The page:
Health, mental health and disability

Wellbeing arises from the complex interaction of individual, family, and wider community and cultural resources

Our health, mental health and disability research contributes to new ways of optimising health and wellbeing across the life course. Wellbeing arises from the complex interaction of individual, family, and wider community and cultural resources. Our health, mental health and disability research is underpinned by our investment in new knowledge for practice and policy – knowledge that bridges lived experiences and our complex systems of care and support, such as supportive care in cancer, or trauma-informed care in mental health and post-disaster recovery.

Our health research is developed primarily with our long-standing social work partnerships in hospitals in the Parkville Precinct. For people facing health crises and chronic conditions, adaptation and resilience is made more possible when they are well-resourced – particularly through understanding family and carer experiences, the structural inequalities that contribute to poor health outcomes, and the systems and resources that redress these matters. Our health research deepens understandings of survivor experiences, the concerns and needs of families, caregivers and carers, and the enabling systems and practices of social work intervention. Our research extends to ongoing collaborations with international partners in India, related to the social determinants of chronic disease.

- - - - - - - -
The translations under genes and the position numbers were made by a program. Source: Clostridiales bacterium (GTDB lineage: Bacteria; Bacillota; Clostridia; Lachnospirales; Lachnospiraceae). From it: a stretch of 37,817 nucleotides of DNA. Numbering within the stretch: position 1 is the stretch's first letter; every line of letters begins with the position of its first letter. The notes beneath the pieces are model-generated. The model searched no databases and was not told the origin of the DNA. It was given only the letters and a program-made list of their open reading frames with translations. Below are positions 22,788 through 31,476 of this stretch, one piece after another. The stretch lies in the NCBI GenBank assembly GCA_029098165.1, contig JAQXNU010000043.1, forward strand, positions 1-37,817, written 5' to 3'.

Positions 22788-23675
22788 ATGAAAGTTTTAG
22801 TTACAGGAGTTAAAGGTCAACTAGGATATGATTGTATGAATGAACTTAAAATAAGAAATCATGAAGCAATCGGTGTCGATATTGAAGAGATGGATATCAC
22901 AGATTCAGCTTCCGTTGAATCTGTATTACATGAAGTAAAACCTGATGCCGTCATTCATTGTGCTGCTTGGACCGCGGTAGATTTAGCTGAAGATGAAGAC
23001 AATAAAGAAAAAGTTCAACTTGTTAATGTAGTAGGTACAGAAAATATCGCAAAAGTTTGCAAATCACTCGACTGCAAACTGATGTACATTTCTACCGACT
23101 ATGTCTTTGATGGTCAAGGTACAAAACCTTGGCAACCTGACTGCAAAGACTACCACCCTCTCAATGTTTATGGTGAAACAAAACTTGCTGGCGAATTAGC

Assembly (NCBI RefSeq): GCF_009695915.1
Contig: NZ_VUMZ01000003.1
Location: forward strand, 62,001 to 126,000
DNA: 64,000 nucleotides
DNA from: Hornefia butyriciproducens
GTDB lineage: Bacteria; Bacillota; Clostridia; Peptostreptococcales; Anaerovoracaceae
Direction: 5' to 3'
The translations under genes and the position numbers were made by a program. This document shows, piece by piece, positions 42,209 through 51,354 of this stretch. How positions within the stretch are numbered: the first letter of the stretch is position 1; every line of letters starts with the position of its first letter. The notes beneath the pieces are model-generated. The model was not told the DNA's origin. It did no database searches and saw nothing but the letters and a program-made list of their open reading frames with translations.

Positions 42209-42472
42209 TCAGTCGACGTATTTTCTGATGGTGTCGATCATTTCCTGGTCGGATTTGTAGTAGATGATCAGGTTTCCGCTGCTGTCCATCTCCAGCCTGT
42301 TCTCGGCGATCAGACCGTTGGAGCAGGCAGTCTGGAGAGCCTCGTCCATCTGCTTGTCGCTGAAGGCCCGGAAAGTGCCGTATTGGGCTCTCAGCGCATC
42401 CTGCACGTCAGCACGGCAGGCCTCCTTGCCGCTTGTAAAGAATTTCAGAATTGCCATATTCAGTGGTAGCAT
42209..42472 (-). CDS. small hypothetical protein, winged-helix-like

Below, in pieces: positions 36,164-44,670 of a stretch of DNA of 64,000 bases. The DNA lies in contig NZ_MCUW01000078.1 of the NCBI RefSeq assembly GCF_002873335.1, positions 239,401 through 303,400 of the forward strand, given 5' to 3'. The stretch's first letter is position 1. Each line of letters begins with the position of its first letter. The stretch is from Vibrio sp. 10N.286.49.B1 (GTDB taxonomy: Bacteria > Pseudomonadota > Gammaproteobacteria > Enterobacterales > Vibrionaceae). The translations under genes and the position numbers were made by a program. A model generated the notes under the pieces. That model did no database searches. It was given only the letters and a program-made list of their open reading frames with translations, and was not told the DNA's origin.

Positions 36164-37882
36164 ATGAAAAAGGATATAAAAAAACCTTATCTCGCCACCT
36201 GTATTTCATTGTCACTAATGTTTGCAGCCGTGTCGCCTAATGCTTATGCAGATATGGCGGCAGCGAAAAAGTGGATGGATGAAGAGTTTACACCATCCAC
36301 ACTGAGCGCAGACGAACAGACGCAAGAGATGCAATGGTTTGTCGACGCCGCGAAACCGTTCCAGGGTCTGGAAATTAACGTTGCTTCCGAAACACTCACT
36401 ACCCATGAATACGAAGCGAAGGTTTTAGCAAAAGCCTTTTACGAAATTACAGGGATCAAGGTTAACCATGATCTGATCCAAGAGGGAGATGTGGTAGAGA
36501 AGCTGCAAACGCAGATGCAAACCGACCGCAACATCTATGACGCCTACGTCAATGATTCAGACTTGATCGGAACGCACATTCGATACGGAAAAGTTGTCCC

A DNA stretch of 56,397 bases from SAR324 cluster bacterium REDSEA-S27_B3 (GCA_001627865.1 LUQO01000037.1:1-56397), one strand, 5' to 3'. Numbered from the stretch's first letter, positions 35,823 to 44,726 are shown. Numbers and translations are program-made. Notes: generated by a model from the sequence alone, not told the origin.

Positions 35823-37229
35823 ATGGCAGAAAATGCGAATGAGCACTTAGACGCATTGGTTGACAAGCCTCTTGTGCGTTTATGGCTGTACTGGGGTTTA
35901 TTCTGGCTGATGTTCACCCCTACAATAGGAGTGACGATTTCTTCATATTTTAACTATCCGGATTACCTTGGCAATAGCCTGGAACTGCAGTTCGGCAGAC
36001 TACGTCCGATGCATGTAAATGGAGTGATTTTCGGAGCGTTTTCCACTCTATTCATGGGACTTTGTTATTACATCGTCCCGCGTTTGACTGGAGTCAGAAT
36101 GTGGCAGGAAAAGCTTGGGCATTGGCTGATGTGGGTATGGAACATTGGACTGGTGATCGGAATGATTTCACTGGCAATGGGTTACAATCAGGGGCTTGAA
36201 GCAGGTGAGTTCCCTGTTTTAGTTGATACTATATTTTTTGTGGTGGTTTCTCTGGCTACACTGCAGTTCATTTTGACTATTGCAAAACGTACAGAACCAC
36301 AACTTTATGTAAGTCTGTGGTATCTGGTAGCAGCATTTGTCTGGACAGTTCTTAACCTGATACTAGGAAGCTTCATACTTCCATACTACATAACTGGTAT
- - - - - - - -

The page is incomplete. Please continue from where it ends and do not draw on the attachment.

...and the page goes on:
Similarly, our mental health research is built on consumer perspectives and co-designed approaches. Our focus is on supporting optimal recoveries for people in the face of extreme adversity – including suicide prevention, abuse and trauma, and disaster recovery, particularly bushfires – through understanding survivor experiences, formal and informal interventions, and policy implications.

Our disability research is shaped by our partnership with the Melbourne Disability Institute. With the implementation of the National Disability Insurance Scheme, the daily lives of people living with disability and their families and carers are changing. While many are well-supported by the Scheme, others face new and increasing inequalities and difficulties. In this changing context, consumers, families and friends, and carers live with new and ongoing stressors and challenges, as well as strengths and capacities. Our disability research critically examines these experiences of consumers and families, and the roles of social workers, service navigators and local area coordinators that are central to optimal service delivery.

Health, Mental Health

PhD Students